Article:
Thursday, April 4, 2019

"A Bock for Old Joe"

Nobody could ever understand a word old Joe ever said. When he spoke it sounded like an old Model T revving its engine a block away in the rain. But this didn’t stop him from talking to anyone who happened to sit next to him at Bob’s Bowery Bar. And whoever he was talking to would nod, and say, “Sure, Joe,” or “Yeah, you’re right, Joe. Absolutely right.” And Joe would make a sound like an old Model T engine on its last legs, a block away, on a snowy night.

One night old Joe went to sleep on his cot in the flop, and the next morning he woke up dead.

He approached the steps of God’s house, up on the hill.

St. Peter sat there on the porch at a little table with a big ledger in front of him.


Joe made a sound like a dying Model T, around the block, on a night thick with fog.

“What?” St. Peter said.

Joe repeated the sound, but louder, as if the Model T was parked right out front.

“I can’t understand a word you’re saying,” said St. Peter.

This went on for a while, and finally St. Peter got fed up. He picked up a small note pad, and scribbled something on it with his quill pen. He ripped off the page, folded it, and handed it to Joe.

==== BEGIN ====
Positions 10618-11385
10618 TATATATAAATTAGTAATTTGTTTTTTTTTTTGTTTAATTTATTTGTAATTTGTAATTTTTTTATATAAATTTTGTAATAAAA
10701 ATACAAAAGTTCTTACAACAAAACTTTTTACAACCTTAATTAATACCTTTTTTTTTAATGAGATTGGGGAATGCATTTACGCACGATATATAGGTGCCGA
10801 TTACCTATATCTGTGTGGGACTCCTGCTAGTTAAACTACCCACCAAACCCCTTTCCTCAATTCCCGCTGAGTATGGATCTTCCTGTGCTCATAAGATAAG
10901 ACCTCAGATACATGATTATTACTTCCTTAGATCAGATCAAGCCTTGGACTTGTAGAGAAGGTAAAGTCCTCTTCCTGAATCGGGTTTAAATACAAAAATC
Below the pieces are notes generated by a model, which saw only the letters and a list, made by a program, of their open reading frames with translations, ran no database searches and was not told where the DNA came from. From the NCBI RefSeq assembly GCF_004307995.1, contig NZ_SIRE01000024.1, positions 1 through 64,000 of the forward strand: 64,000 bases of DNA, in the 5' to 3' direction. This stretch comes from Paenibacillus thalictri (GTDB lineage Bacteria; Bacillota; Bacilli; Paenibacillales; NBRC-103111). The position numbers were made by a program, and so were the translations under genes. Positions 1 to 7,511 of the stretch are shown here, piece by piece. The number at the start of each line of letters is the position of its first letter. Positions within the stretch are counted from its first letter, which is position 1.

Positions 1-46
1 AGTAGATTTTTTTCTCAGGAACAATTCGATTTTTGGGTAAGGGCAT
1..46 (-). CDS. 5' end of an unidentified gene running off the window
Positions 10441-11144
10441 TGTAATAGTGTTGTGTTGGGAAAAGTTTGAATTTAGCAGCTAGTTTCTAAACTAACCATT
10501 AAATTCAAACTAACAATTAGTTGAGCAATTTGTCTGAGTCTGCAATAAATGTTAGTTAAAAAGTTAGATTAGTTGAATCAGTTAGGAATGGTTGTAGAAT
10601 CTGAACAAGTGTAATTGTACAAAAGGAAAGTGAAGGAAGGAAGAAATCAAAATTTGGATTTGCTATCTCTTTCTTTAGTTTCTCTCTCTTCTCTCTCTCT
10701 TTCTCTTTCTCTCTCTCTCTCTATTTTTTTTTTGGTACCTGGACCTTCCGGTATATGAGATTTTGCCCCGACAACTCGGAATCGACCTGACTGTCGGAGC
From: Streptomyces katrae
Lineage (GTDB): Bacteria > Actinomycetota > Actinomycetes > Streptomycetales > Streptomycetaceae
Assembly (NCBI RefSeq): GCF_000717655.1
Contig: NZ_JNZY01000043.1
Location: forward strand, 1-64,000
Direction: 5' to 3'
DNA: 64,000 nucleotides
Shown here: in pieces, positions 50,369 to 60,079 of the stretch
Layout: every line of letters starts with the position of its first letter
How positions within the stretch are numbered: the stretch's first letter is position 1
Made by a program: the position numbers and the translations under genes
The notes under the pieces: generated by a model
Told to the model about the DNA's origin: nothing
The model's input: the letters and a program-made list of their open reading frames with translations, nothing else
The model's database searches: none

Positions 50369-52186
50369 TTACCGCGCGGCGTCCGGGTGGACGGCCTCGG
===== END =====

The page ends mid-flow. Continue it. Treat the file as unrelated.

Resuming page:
“Take this, go through the door, give it to the man you’ll see in there.”

Five minutes later one of the docents led Joe into a barroom not vastly unlike Bob’s Bowery Bar.

“Sit anywhere you like, bar or table, and a server will be right with you.”

Joe always liked to sit at the bar, where he could talk to people, and fortunately there was an empty bar stool.

“What can I get you, sir?” said the friendly bartender.

Joe said something, but the bartender couldn’t understand what Joe said, even after he said it four times, and the guy on Joe’s left said, “I think he said Rolling Rock.”

“No,” said the guy on Joe’s right. “I think he said a bock, he would like a bock.”

The bartender leaned a little closer to Joe.

“Is that what you would like, sir? A bock?”

Joe made a sound like a cow belching.

“Just give him a bock,” said the guy on Joe’s left. “Because this is driving me crazy.”

The bartender gave Joe a pint of draft bock, and Joe made a noise like a stopped-up toilet finally flushing. But, whether he had asked for a bock or not, he accepted it, and drank it, and so for the rest of the eternity a bock became his “usual”.

A Bock for Old Joe, and Other Tales of the Bowery, by Horace P. Sternwall; a Handi-Book paperback original, 1954.

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